The whole internet flips out.
This just in: Ben Wah
balls are flying off the shelves in an internet storm. Katie Roiphe scores the cover of Newsweek
. Bloggy articles abound on the web deconstructing the bondage of Ana.
What’s wrong with women that they want to read this stuff?
Indeed, this very question has been posed for over a century. Namely, women’s forceful submission fantasies (being sexually over powered by a dominant other) have been pathologized in one way or another. Freud famously opined that they reflect women’s natural masochism. Decades later, masochism morphed into sex guilt and anxiety. Second wave feminists worried that women were ‘slaves to the patriarchy’; men eroticize domination of women and women eroticize submission to men.
And in light of the media flurry, this is exactly the point one would come to if the focus was on the spanking and the riding crop, which is what Roiphe did in her infamous Newsweek cover story.
Social commentary, however, is not behavioral science. A thorough perusal of the literature would show that the same explanation Ms. Roiphe dredges up to account for women’s predilections for being dominated (modern women are so tired from all of our responsibilities) is exactly the vaguely psychodynamic explanation applied in the mid-80’s to account for men’s fantasies of the same kind.
In fueling the hand wringing overwomen’s submission fantasies, most have committed a very common error: They have forgotten that men dig them too. Really dig them.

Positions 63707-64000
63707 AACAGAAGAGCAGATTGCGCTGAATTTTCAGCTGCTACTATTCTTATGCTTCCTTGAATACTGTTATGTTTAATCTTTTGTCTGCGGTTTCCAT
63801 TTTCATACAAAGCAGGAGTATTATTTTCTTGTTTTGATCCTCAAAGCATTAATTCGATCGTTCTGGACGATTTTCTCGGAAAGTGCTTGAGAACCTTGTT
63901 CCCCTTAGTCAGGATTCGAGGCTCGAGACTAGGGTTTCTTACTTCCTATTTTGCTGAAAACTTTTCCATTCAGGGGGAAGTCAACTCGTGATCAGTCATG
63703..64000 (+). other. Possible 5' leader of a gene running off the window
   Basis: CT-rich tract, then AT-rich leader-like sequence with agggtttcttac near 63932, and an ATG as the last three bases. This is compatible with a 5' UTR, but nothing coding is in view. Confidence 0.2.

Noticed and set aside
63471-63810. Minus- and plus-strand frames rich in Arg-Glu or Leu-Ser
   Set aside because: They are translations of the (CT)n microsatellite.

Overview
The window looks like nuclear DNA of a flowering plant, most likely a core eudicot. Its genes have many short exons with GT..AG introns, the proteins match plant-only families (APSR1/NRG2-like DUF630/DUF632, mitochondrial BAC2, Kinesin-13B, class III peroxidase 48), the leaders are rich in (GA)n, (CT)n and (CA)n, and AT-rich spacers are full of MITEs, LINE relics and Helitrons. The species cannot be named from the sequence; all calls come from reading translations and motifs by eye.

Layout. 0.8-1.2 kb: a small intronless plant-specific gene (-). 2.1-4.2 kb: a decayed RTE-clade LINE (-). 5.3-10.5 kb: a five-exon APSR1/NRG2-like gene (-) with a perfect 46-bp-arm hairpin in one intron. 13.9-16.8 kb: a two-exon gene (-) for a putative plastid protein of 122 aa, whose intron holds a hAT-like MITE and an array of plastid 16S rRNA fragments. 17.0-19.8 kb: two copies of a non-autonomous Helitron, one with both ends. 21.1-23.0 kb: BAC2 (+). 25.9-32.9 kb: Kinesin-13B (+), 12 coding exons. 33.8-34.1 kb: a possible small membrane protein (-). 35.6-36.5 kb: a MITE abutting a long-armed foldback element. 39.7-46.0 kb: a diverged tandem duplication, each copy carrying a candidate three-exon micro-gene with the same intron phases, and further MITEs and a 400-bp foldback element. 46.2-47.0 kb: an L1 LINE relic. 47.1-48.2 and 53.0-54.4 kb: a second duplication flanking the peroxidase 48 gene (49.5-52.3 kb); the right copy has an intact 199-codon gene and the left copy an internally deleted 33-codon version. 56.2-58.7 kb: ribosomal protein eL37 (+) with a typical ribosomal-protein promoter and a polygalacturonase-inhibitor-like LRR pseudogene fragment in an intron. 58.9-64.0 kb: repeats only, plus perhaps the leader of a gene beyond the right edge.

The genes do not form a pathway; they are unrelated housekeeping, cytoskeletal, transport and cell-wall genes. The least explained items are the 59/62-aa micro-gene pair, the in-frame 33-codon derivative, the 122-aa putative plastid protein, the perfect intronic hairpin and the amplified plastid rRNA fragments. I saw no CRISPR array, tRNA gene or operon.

"Dear Penthouse Letters, I was in the parking garage elevator when a set twins got on. They wouldn’t take no for an answer!...” But the fact that both genders entertain such thoughts is so much less interesting than worrying about the modern woman. How do you, in Roiphe’s words, “enrage, irritate, and appall” feminists in the blogosphere over an issue that may be essentially non-gendered? How can you “cause the whole internet to flip out”?
Sex researchers too have emphasized women’s submission fantasy predilections over men’s. The prevailing narrative is this: Women fantasize about submission and men fantasize about dominance. On closer inspection, what one can correctly conclude from scrutinizing the actual data drawn from the normative population (non-criminals) is this: Women fantasize about submission more than they fantasize about dominance, and men fantasize about dominance more so than women.
What can we say about women’s submission fantasies relative to men’s? Nothing, unless they are directly compared.
In fact, our studies on forceful submission fantasy have shown that men responded more positively to our written material than women did, even though the material was drawn directly from women’s erotica (replete with ‘eyes sensual and disarming’ verbiage). That is, men’s preference ratings for material nibbling around the edges of sexual coercion and BDSM were higher than women’s. See for yourself: Google ‘man with riding crop’. The first image is a very unsexy 19th
century print of an equestrian. Google ‘woman with riding crop’ and you will get something different completely. (Don’t do this at work!) Our simple and somewhat obvious finding is either edited out of the conversation or brushed aside by sex researchers as ‘something different’. Talking about why contemporary women are so naughty is really much more entertaining.
What do fantasies of forceful submission mean? This is the question lurking behind all the anxiety. But alas, dear reader, you -- like Anastasia -- must wait in anguished anticipation for Part 2.
Read Part 2 here!
[Based on: Hawley, P.H., & Hensley, W.A. (2009). Social dominance and forceful submission fantasies: Feminine pathology or power? Journal of Sex Research, 46, 568-585.]